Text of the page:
of decisions, whether it's milosevic or whatever, in the military and foreign policy area? >> well, they should look at our proposals and look at us as people and make up their own minds. when i was a young man, i volunteered for the army. i served my country in vietnam. my father was a senator who strongly opposed the vietnam war. i went to college in this great city, and most of my peers felt against the war as i did. but i went anyway because i knew if i didn't, somebody else in the small town of carthage, tennessee, would have to go in my place. i served for eight years in the house of representatives and i served on the intelligence committee, specialized in looking at arms control. i served for eight years in the united states senate and served on the armed services committee. for the last eight years i've served on the national security council, and when the conflict came up in bosnia, i saw a genocide in the heart of europe with the most violent war on the continent of europe since world war ii. look, that's where world war i started in the balkans. my uncle was a victim of poisonous ga
important foreign- policy debate between nixon and kennedy were islands off the main island of china. those of us on the panel, we thought there were possibly an oriental dance team. [laughter] >> you heard it here. >> let's take a look at another clip from 1988. >> governor, it kiddy were raped and murdered, would you favor an irrevocable death penay for the killer? peacoat know, i do not. i think you know i oppose the death penalty during all of my life. i do not see any evidence it is a deterrent. i think there are better and more effective ways to deal with violent crime. we have done so in my own state, and one of the reasons why we have had the biggest drop in crime of any industrial state in america and the lowest murder rates. we have work to do in this nation. we of work to do to fight a real war that the phony war. -- we have work to do to buy the real war thanot a phony war. we have much to do to step up the war. >> some say that these debates are not really debates, but joint press conferences. the answer was seen somewhat determining the outcome of the election, but what they u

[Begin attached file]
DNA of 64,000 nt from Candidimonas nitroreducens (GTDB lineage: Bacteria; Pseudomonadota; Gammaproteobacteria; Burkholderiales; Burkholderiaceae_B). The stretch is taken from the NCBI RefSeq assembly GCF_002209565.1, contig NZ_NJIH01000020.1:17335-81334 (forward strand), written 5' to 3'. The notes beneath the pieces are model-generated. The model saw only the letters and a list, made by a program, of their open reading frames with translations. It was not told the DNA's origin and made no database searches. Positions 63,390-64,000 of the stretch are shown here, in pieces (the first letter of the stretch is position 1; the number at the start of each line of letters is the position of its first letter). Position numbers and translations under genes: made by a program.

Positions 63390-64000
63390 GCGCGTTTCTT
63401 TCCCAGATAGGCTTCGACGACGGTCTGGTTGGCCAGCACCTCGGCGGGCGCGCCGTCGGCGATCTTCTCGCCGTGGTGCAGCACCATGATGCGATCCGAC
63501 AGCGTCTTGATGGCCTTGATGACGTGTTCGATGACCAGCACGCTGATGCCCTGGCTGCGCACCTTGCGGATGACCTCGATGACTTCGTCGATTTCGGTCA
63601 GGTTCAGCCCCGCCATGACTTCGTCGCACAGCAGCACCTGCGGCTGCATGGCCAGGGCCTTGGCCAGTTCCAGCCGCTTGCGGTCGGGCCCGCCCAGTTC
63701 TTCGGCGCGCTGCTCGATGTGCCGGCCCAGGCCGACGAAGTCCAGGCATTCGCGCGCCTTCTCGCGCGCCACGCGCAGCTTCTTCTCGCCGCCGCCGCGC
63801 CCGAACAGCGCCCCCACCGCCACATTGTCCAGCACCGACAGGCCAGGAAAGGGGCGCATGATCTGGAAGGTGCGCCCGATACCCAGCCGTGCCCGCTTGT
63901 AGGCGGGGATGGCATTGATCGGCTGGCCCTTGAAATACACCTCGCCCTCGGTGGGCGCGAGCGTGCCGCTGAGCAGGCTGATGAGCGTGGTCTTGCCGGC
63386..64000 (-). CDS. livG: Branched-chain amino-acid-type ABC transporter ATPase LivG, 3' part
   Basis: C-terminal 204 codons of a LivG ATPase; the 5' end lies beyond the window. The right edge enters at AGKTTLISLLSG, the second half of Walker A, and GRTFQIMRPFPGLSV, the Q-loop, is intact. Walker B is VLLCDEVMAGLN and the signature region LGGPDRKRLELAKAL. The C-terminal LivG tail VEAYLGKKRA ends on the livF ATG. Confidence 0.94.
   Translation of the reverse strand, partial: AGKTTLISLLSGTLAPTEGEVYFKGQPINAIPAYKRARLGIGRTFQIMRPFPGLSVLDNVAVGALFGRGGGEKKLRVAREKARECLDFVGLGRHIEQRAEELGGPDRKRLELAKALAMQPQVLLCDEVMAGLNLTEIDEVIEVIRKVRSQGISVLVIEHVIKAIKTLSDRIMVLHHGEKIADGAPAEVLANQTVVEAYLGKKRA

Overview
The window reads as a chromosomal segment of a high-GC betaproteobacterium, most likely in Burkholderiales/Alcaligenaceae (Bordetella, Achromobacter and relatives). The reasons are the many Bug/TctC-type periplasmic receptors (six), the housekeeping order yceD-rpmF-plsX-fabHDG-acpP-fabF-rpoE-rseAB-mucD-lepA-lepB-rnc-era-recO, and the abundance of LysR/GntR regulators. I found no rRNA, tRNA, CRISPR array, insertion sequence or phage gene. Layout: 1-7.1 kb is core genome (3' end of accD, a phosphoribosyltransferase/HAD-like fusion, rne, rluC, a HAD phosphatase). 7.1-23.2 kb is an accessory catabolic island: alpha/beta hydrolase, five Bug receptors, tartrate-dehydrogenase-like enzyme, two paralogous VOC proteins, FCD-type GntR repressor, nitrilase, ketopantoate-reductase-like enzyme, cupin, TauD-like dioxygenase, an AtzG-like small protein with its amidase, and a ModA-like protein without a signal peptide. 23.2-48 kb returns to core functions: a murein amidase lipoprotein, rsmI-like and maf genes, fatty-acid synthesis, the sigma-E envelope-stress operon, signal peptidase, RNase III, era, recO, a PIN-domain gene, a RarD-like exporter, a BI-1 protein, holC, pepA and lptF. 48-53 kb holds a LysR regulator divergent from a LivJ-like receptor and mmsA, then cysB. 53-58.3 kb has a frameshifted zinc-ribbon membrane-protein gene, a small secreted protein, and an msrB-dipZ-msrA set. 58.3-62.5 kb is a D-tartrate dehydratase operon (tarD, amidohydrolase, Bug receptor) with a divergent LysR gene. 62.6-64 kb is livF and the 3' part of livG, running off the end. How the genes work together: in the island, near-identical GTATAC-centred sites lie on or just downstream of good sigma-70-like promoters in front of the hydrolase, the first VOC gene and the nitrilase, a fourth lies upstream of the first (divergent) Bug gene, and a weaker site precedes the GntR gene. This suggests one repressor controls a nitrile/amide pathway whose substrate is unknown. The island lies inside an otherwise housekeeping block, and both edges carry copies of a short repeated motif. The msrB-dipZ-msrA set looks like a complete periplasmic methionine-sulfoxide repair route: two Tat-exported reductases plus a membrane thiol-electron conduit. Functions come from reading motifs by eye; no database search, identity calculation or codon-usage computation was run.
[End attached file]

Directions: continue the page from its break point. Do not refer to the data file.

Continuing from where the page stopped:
an american foreign policy that leads toward a safer world. the american people see this debt, and they know it's got to come down. and if it won't come down, the economy's going to slow down, maybe go into a recession. they see this tremendous influx and swamping of cheap foreign imports in this country that has cost over 3 million jobs, given farmers the worst year in american history. and they know this debt must come down as well, because it's unfair to our children. the american people want this environment protected. they know that these toxic waste dumps should have been cleaned up a long time ago, and they know that people's lives and health are being risked, because we've had an administration that has been totally insensitive to the law and the demand for the protection of the environment. the american people want their children educated. they want to get our edge back in science, and they want a policy headed by the president that helps close this gap that's widening between the united states and europe and japan. the american people want to keep opening doors. they want those civ
the moderator from cbs. >> the most important foreign- policy debate between nixon and kennedy were islands off the main island of china. those of us on the panel, we thought there were possibly an oriental dance team. [laughter] >> you heard it here. >> let's take a look at another clip from 1988. >> governor, it kiddy were raped and murdered, would you favor an irrevocable death penalty for the killer? peacoat know, i do not. i think you know i oppose the death penalty during all of my life. i do not see any evidence it is a deterrent. i think there are better and more effective ways to deal with violent crime. we have done so in my own state, and one of the reasons why we have had the biggest drop in crime of any industrial state in america and the lowest murder rates. we have work to do in this nation. we of work to do to fight a real war that the phony war. -- we have work to do to buy the real war not a phony war. we have much to do to step up the war. >> some say that these debates are not really debates, but joint press conferences. the answer was seen somewhat determining the outcome o